Belgian Malinois Everything You Need to Know

Belgian Malinois Everything You Need to Know

All About the Belgian Malinois. This video covers Everything You Need to Know about the Belgian Malinois.

The Belgian Malinois is quickly becoming one of the most popular dogs. They’ve been featured in movies and news, the Malinois is considered the superman of dogs.

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I’m not gonna tell you NOT to get one, but forewarn you of the dog that the Belgian Malinois is.

Although often mistaken for a German Shepherd, Malinois are a very different breed. Pronounced MALIN WAH, not mali-NOISE they are one of the 4 varieties of Belgian Sheep dogs: Groenendael, Tervuren, Lakenois, and the Malinois.

They are classified as Herding Dogs in the AKC.

IN the US these 4 dogs are considered 4 different breeds, but they are generally considered one breed, the Belgian sheep dog / with 4 different varieties.

Malinois were developed in the late 1800 around Malines Belgium and are named after that city. Their popularity quickly spread as not only agile herders, but great obedience and later great protection dogs.

Malinois is a diverse breed that can do everything from herding, obedience, agility, flyball, protection, military & police work, scent detection and more.

They’re extremely popular in police & military work because of their strong personalities, intense focus, speed, dedication, and desire to work. They’re among the world’s most elite special forces including the US NAVY SEALS.

Malinois is one of the rare breeds that has not greatly deviated from its original conformation.

The difference between Malinois & German Shepherds:

They’re lighter boned, smaller in stature, have a square body as opposed to a rectangular /angulated body of a German shepherd. They range in color from fawn to dark mahogany with the trademarked black mask.

They are higher in drive, can even be high strung, they more eager to learn and may tend to aggression if not properly trained and socialized. They are happy to train and play and require a handler who can entertain them and not wear out.

Malinois are great dogs for savvy dog handlers – NOT SO MUCH for the novice.

If you want a Malinois you should be ready to train and exercise your dog regularly and that means EVERY DAY! That training must encompass both Physical and mental exercise!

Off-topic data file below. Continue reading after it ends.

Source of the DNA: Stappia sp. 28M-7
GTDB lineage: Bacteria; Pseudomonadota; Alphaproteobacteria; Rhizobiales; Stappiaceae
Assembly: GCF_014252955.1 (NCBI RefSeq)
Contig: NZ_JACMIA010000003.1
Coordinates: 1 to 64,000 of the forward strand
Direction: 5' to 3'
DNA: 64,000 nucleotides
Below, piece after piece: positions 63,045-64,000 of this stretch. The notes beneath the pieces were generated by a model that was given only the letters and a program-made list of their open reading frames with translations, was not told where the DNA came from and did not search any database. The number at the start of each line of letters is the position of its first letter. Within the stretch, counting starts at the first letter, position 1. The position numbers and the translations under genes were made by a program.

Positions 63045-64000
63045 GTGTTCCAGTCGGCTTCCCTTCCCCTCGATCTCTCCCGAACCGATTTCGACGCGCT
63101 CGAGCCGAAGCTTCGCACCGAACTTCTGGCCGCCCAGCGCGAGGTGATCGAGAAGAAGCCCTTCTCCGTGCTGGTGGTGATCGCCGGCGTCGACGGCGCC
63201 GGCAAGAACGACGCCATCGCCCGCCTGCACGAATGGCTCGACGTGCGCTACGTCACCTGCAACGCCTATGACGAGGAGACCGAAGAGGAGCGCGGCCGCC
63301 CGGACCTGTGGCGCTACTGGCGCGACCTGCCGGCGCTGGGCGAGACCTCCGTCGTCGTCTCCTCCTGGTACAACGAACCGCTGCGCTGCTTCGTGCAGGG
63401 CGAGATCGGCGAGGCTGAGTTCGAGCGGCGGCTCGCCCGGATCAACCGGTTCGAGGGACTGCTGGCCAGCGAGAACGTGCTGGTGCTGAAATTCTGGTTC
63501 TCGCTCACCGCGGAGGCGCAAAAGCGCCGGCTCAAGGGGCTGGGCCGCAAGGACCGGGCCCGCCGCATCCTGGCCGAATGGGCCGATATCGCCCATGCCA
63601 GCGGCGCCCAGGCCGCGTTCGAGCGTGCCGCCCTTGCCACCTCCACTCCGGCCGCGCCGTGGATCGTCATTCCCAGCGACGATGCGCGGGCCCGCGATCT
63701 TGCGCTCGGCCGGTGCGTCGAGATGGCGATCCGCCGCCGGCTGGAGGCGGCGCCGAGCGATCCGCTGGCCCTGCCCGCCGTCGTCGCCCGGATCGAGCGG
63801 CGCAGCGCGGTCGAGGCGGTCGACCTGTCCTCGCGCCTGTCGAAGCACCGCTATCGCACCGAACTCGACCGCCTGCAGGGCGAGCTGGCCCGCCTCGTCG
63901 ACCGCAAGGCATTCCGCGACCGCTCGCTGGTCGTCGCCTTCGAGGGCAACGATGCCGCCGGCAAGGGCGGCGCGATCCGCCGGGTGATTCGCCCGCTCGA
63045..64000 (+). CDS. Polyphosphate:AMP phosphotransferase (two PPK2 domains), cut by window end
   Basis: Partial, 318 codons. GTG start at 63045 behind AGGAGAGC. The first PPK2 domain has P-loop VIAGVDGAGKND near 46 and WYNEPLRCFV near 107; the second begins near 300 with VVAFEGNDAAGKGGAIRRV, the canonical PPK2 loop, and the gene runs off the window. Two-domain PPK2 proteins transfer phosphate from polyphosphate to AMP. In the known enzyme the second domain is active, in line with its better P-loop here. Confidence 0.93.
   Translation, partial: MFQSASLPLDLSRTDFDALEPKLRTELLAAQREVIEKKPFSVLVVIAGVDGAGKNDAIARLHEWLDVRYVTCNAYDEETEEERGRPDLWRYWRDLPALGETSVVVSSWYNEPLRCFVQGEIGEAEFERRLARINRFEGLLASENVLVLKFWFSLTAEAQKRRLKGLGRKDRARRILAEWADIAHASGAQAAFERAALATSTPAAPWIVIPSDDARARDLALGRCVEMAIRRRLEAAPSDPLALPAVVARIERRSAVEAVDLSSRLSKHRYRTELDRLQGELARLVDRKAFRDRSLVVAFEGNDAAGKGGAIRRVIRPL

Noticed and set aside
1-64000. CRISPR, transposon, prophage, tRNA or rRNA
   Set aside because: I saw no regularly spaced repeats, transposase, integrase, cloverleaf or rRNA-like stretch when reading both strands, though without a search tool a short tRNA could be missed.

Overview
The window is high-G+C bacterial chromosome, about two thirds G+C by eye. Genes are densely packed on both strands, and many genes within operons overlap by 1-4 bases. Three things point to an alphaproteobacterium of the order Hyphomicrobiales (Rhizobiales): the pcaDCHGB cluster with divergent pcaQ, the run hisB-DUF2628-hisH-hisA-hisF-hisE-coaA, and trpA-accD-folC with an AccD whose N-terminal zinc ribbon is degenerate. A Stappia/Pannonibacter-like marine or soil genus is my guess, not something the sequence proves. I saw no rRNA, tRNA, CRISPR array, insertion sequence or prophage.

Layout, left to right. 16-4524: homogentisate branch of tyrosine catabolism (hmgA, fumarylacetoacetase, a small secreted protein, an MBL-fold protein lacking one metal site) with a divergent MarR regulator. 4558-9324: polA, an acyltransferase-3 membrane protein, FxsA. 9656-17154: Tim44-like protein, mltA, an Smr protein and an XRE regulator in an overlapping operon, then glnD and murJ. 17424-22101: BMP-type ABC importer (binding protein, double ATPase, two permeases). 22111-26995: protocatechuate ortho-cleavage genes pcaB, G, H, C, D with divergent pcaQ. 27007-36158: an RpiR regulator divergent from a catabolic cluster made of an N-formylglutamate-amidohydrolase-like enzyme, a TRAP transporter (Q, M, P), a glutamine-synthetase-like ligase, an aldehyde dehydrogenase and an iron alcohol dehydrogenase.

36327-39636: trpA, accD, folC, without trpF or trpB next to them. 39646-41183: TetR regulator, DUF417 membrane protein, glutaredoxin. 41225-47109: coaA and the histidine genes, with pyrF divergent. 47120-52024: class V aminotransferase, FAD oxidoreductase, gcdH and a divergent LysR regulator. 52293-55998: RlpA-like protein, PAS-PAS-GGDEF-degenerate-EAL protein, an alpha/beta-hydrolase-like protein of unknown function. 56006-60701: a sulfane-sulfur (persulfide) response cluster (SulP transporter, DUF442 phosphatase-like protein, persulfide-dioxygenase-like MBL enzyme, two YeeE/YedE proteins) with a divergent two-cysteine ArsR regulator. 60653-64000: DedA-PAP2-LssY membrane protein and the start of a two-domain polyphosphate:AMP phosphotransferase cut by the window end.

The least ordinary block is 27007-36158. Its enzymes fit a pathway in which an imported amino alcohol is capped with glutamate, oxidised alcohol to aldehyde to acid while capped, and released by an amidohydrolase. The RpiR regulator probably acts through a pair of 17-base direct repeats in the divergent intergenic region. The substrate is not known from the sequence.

They are generally not recommended for the first-time dog owner, apartment living or in homes with many other dogs or cats. They have a very high prey drive which can often times get them into trouble with small animals and small children.

Malinois are a square bodied breed with Males measuring between 24-26” tall and weighing 60-80 lbs

Females measure 22-24” and 40-60 lbs

Their life expectancy is usually 12-15 years.

Some health issues that can affect Belgian Mals are:
PRA Progressive Retinal Atrophy
Hip and Elbow Dysplasia
Pannus
Hemangiosarcoma

Malinois are short haired with a coat that is very hardy with a dense undercoat. The fur should be very short on the head, ears and lower legs, but somewhat longer around the neck where it forms a collarette as well as on the tail and backs of the thighs.

There is a difference between show line Malinois and working line mals, but not as grand as the difference with other breeds such as the German Shepherd. In fact, show line Malinois can do quite well in a working environment. Show line Mals may be better suited for less active homes, but make no mistake about it, they still need a job to do.

Working line Malinois are most often the ones you see in police work, military work and even dog sports such as IPO and ring sports. They may also do sports such as obedience, agility, dock diving and more, but many of these sports are also very well suited for show line dogs.

The ideal is a Malinois that is bred for both, like Goofy – a beautiful physical specimen that has a solid temperament. These dogs can do well at bite work and conformation and be great dogs to live with- without the crazy intensity of a working line high drive military dog.

Malinois are intensely loyal and form strong bonds with their families.

Malinois do best with good healthy food, good training and regular exercise as well as mental stimulation. They don’t do well kenneled or left alone for extended periods of time. They want to be with their people and they want to be doing something!

Training a Malinois takes patience and precision. They will learn whatever you teach them. The use of rewards is extremely beneficial for Mals and they LOVE tennis balls. In fact, tennis ball obsession is a joke among Malinois owners.

If you want a Belgian Malinois, you’ve got your work cut out for you. Do your research, take your time and strongly consider what you are getting yourself into. Malinois are a lot of work… and a lot of fun!

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